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Swift Code Library: Detecting mouse clicks, single double or triple.

2015.05.07: Alert! it seems that it can and does happen that the clickcount for a draggingEnded event is sometimes 1. Hence the function that handles a single-click should also check if it is in fact a draggingEnded.

2015.04.13: Completely replaced the previous code with a new and better implementation.

When handling mouse-clicks in an application that must differentiate between single and double-clicks (and even triple-clicks) is a job that just begs for code reuse. As you may known, when the application receives a "triple-click-mouse-up" event, it has already received a single-click-mouse-up event and a double-click-mouse-up event. Any double-click-mouse-up or triple-click-mouse-up event may have to cancel the operation of the preceding event.

In this post I have included the source code for BRMouseUpView, a child class of NSView that replaces the mouseUp function with a "filteredMouseUp" function. The filteredMouseUp function will only be called for the last mouseUp event in a sequence. Be aware that this also means that any mouseclick action is called with a small delay. This delay depends on the "Double-Click speed" setting of the user in his "Mouse" Control Panel. This may result in an unacceptable user experience. If you use this code, please make sure that you application remains usable even when the user sets the double-click speed to its slowest value.

The code:

import Foundation
import Cocoa
import Dispatch

/// This class replaces the "mouseUp" function with a "filteredMouseUp" function. The filteredMouseUp function is only called for the last mouseUp even in a sequence of mouseUp events. A sequence of mouseUp events is defined by the "doubleClickInterval" (which is set by the user in the mouse control panel) and the maximum number of mouseUp clicks in a sequence as defined by the variable "maxClickCount".
/// Note: A mouseUp event for the end of a dragging sequence has a clickCount of 0, this mouseUp call is not filtered out!
/// Note2: By default the maxClickCount is set to 2, limiting the detection to drag-end-clicks, single-clicks and double-clicks. Set this variable to your desired maximum sequence length. Note that filteredMouseUp is never called for an event with a clickcount higher than this number.
// A suggested use of the filteredMouseUp is as follows:
// override func filteredMouseUp(theEvent: NSEvent) {
//     switch theEvent.clickCount {
//     case 0: draggingEnded(theEvent)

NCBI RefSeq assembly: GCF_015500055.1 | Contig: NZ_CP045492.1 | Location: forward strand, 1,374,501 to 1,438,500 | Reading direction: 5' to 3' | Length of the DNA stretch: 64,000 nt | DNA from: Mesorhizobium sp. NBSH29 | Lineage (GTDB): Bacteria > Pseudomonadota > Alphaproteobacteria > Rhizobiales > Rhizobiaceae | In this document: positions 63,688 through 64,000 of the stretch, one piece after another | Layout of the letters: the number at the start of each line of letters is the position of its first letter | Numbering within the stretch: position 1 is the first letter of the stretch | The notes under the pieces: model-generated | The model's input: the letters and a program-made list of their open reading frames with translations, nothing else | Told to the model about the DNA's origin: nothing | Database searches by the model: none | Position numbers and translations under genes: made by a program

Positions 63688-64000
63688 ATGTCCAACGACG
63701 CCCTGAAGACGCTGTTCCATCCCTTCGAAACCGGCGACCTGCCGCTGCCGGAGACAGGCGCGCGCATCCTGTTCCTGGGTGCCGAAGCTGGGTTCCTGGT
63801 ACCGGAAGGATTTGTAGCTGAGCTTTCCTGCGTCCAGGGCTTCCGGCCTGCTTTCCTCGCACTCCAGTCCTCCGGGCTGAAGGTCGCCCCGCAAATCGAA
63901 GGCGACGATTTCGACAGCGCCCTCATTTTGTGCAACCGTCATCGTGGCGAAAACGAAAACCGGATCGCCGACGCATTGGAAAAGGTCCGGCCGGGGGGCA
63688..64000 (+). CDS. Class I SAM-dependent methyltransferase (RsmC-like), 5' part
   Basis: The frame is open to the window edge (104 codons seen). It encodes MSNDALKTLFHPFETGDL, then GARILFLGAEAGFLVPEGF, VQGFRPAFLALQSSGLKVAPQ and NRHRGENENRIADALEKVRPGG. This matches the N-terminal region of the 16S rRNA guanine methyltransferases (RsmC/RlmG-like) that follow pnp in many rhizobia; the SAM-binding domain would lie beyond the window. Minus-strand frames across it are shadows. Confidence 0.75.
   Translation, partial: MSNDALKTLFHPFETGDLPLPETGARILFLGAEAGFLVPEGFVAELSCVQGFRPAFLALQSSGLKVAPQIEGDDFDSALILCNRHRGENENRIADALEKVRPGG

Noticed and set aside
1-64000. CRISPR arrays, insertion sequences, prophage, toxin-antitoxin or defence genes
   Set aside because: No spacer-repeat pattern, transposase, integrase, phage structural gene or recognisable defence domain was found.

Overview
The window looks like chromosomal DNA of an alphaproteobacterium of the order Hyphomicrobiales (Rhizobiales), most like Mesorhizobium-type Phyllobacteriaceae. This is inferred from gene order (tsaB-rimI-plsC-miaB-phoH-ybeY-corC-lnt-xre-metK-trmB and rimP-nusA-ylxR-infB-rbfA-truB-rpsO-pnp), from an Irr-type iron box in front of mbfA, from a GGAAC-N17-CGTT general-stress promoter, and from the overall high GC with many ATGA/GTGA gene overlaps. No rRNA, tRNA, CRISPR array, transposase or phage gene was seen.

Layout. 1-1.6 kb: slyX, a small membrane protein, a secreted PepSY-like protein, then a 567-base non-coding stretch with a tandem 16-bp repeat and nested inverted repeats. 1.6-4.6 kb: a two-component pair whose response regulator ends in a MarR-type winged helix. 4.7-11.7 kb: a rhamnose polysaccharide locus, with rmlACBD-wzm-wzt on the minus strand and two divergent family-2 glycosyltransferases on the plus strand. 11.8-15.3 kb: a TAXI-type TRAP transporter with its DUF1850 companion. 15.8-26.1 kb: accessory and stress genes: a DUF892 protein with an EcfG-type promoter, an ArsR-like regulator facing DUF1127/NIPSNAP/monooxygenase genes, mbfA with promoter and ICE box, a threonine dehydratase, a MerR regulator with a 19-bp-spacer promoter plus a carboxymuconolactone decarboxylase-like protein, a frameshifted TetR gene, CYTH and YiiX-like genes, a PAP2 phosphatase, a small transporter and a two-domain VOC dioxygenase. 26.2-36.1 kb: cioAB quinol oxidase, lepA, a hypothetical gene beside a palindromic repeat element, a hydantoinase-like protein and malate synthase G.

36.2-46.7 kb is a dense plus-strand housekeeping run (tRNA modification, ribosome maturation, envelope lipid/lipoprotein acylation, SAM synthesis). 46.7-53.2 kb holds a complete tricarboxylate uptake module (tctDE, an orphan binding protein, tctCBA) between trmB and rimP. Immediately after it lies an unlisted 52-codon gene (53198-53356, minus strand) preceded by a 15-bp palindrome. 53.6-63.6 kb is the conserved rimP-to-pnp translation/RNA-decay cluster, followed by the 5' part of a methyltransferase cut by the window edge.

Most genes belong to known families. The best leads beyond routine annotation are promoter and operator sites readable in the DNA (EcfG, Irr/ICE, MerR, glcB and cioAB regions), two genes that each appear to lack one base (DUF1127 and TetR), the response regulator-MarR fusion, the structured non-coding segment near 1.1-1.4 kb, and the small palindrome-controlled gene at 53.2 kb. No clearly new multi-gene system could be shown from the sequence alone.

//     case 1: singleMouseClick(theEvent)
//     case 2: doubleMouseCLick(theEvent)
//     etc...
//     }
// }

class BRMouseUpView: NSView {
    // The double click time as defined by the user in the system preferences panel.
    final let systemDoubleClickDelay = NSEvent.doubleClickInterval()

    // The last mouse up event
    private final var lastMouseUpEvent: NSEvent!
    // Speed up the user experience by defining the maximum number of clicks in a sequence.
    // "filteredMouseUp" will not receive events with a higher clickCount than defined in this variable.
    final var maxClickCount = 2
    // This function will execute the last mouseUp in a sequence of mouseUp events
    private func delayedMouseUpAction(event: NSEvent) {

        // Check if a newer event is present in the lastMouseUpEvent. Done by comparing the clickcount.
        if event.clickCount >= lastMouseUpEvent.clickCount {
            // It is the same, no new mouseUp was received since this function was pushed on the queue
        // else: no else, if the old clickcount is lower than the lastMouseUpEvent clickcount, this call should be ignored.
    // Handles the mouseUp event. Should not be overriden (there should be no need anymore to override this implementation).
    final override func mouseUp(theEvent: NSEvent) {
        dispatch_async(dispatch_get_main_queue(), {
            [unowned self] in
            // Special case: end of dragging, always call the filteredMouseUp for this case
            if theEvent.clickCount == 0 {

            // Store the latest event, this is used to discard older events
            self.lastMouseUpEvent = theEvent

            // Speed up the user experience for the max click count
            if theEvent.clickCount == self.maxClickCount {
            } else if theEvent.clickCount < self.maxClickCount {
                // Dispatch this event, it will be canceled if another mouseUp event occurs within the doubleClickInterval.
                let executionTime = dispatch_time(DISPATCH_TIME_NOW, Int64(1_000_000_000 * self.systemDoubleClickDelay))
                dispatch_after(executionTime, dispatch_get_main_queue(), {
                    [unowned self] in self.delayedMouseUpAction(theEvent)

    /// Handles a double mouse click on the mouse-up event. To be overriden by a child class

    func filteredMouseUp(theEvent: NSEvent) {
        // Remove or replace as necessary
        log.atLevelWarning(id: 0, source: "BRMouseHandlingView.handleMouseUpEvent", message: "Childview from BRMouseHandlingView should implement handleMouseUpEvent")


PS: I use SwifterLog as the logging framework, if you use something else, please adjust the logging calls where needed.

Happy coding...

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